Home stadiums[edit]

Other stadiums[edit]

Club culture[edit]


"Section 8", the supporters area at SeatGeek Stadium

There is a noteworthy fan culture for the Fire, existing from the date the club was founded, and building on an enthusiasm throughout Chicago sports. At matches, supporters and ultras groups occupy a standing area directly behind the north goal, in the Harlem End of Toyota Park.[55] This area is referred to as Section 8, originating from the numbering of the corresponding section at Soldier Field and the American military designation of mentally unfit soldiers.[56] Section 8 Chicago, the Independent Supporters' Association (ISA) for the Fire, oversees the activities of these numerous groups.[57] While incorporating a worldwide variety of styles with a Chicago bent, groups as part of Section 8 generally fall under the ultras designation. Additionally, an associated spinoff group called "Sector Latino" which originally congregated in the corner-kick Section 101[58] at the stadium's southwest end until season long discussions between the ISA and the Chicago Fire Front Office over the improper ban of Sector Latino eventually saw the group moved to Section 137, directly behind the south goal. There are also several other affiliated ultras and supporters groups, including The Arsonists, Banter Buddies, Blitzer Mob, Husaria, Fire Ultras 98, Partisans, Red Scare, Second City North, The Western Front, Ultras Red-Side, and Whiskey Brothers Aught-Five.[59] The Section 8 Chicago ISA is a registered 501(c)7 non-profit organization run by volunteers through an elected board of directors.[60]

Match atmosphere is known for organized displays of stadium-wide support, particularly for matches of prime competitive importance. Call-and-response cheering amongst the crowd is commonplace.[61] Fans at SeatGeek Stadium for Fire matches periodically choreograph tifo presentations both to show their pride and inspire the players on the field.[62] SeatGeek Stadium remains one of the few American environments to conduct such fan-driven presentations on a large scale.


Their official mascot is Sparky, an anthropomorphic Dalmatian dog. Sparky is usually shown wearing the club's jersey but also arrives wearing firefighter attire.[63]


While the Fire have heated rivalries with a number of different MLS teams, Fire supporters of different ages will likely give different responses as to who the club's main rival is. The earliest Fire supporters would list Brimstone Cup rival FC Dallas as the Fire's nemesis, or Los Angeles Galaxy following heated playoff and cup matches with Dallas and L.A. in the league's early years.

After the Fire moved to the Eastern Conference, meetings with Dallas and LA became less frequent. Rivalries with D.C. United and New England Revolution were stoked following several thrilling playoff meetings. The Fire and Revolution are MLS' most frequent playoff matchup, meeting in the MLS Cup Playoffs 8 different times in 10 seasons from 2000 to 2009, splitting those encounters 4–4, with the Fire winning in 2000, 2003, 2008, and 2009. New England ended the Fire's playoff runs in 2002, 2005, 2006, and 2007. Newer rivals include Columbus Crew, who up until the introduction of FC Cincinnati were the closest MLS team geographically to the Fire, and Atlanta United following quarrels between the two sets of fans.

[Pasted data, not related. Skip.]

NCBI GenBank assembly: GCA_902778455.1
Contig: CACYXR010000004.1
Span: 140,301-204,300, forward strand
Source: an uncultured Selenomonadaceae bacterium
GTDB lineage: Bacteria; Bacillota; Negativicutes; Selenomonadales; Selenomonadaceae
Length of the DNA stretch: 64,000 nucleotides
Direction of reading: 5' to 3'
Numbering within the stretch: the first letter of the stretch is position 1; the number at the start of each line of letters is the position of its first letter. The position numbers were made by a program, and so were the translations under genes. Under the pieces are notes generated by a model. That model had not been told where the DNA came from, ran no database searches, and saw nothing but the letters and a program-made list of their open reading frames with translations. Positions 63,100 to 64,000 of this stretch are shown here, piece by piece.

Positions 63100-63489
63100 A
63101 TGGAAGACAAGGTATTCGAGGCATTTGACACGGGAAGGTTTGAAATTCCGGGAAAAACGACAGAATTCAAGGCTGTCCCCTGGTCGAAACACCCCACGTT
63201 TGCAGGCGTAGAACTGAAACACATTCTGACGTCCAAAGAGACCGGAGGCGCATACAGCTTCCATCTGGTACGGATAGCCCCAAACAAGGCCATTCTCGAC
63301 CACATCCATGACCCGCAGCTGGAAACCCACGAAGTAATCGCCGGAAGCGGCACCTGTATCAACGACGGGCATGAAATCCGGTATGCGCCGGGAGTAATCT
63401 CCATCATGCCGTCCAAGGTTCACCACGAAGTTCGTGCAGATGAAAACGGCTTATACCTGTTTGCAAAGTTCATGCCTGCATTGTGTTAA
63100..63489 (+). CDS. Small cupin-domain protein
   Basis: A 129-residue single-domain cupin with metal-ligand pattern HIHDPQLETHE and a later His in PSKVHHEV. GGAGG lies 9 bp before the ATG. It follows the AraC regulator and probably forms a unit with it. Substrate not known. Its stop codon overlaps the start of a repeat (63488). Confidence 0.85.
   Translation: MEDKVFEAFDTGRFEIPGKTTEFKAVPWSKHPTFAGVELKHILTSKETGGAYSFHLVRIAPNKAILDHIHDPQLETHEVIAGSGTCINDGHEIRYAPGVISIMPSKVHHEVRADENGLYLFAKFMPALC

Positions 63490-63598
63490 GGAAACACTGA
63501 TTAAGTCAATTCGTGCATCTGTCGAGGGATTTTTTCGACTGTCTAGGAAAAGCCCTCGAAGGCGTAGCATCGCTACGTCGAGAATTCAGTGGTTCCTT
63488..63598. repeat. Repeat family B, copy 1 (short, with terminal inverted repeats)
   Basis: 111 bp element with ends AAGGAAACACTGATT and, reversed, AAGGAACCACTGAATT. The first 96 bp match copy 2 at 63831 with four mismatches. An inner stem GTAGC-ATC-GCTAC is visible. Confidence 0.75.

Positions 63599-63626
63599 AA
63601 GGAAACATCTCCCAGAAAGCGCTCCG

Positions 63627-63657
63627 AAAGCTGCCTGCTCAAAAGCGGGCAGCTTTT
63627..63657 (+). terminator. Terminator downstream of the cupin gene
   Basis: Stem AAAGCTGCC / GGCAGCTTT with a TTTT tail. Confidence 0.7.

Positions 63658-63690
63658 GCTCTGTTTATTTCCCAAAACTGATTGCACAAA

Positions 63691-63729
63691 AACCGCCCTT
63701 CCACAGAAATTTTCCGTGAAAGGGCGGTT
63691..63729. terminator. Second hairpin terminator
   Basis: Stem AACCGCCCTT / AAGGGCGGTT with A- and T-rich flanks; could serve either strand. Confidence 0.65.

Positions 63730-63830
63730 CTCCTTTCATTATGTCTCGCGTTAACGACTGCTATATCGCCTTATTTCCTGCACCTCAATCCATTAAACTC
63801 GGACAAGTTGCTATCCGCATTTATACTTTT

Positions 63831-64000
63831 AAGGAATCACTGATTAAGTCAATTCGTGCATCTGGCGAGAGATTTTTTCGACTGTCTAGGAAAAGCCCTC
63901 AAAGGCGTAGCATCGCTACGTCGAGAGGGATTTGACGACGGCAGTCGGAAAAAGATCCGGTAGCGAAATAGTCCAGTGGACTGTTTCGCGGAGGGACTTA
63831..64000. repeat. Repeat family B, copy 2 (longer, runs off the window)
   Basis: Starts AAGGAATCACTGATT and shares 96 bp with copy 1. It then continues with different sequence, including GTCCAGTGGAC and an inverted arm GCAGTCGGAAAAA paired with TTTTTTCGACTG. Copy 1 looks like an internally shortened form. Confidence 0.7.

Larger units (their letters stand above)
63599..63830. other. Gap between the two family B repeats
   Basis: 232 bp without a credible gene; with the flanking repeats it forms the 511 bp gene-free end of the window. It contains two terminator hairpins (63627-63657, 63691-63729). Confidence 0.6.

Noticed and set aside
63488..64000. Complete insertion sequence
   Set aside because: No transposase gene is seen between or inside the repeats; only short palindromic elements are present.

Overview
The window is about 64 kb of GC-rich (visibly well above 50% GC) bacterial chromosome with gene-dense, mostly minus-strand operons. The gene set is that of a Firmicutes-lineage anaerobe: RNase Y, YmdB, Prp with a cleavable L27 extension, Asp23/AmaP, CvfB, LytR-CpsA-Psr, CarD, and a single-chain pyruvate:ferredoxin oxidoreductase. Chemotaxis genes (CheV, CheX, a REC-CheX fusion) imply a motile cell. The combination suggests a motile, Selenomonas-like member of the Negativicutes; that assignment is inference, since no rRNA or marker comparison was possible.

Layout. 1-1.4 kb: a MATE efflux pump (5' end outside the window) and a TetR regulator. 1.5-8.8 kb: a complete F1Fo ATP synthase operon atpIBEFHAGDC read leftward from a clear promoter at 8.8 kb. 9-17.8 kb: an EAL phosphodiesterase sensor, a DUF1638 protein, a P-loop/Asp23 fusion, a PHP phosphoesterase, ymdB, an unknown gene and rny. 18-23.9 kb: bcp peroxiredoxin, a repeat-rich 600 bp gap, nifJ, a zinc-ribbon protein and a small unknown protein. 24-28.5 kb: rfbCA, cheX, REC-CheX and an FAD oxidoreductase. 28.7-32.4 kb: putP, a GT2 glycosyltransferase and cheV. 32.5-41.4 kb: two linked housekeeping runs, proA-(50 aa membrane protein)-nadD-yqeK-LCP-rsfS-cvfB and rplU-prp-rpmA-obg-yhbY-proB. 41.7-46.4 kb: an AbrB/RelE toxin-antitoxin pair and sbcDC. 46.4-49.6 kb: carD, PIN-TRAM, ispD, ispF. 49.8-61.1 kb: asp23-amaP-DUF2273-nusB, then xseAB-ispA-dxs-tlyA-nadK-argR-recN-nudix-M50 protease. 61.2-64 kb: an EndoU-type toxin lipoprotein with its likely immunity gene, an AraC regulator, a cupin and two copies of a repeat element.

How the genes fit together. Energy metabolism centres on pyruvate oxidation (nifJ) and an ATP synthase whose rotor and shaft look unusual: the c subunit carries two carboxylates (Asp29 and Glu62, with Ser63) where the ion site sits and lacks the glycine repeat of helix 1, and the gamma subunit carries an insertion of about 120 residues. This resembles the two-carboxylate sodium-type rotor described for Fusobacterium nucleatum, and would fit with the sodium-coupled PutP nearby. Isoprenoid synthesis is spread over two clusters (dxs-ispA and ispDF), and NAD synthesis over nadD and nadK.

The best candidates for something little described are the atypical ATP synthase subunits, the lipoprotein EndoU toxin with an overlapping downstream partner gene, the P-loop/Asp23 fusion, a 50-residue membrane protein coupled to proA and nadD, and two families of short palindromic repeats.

In 2015, the Chicago Fire and NBC Sports Chicago (then Comcast SportsNet Chicago) agreed to a three-year deal, which includes 21 regular season and postseason matches for 2015.[64] Fire matches were televised locally on NBC Sports Chicago. Dan Kelly and former Fire coach Frank Klopas provided play-by-play and color commentary, respectively.[65] Matches were previously televised by NBC Chicago Nonstop and WPWR-TV.[66]

In 2016, the Chicago Fire and Tribune Broadcasting agreed to a three-year deal, which will see all regular season and postseason matches broadcast on WGN Radio and their internet-only sister station WGN Plus starting in the 2017 MLS season.

On March 9, 2018, the Chicago Fire announced that ESPN had acquired the regional television rights to the team through 2020, and that their regionally-televised matches will stream exclusively on ESPN's upcoming subscription service ESPN+. The team's matches would be streamed online for free until the launch of ESPN+ on April 12, 2018. Behind Los Angeles FC, the Fire are the second MLS franchise to sell their regional television rights exclusively to an over-the-top content provider (with the former having signed with YouTube TV).[67] ESPN+ also holds the U.S. out-of-market streaming rights for regional MLS matches as part of its overall service, meaning that all of the Fire's regional matches are available nationally (excluding the market of their opponent).[68][69][70]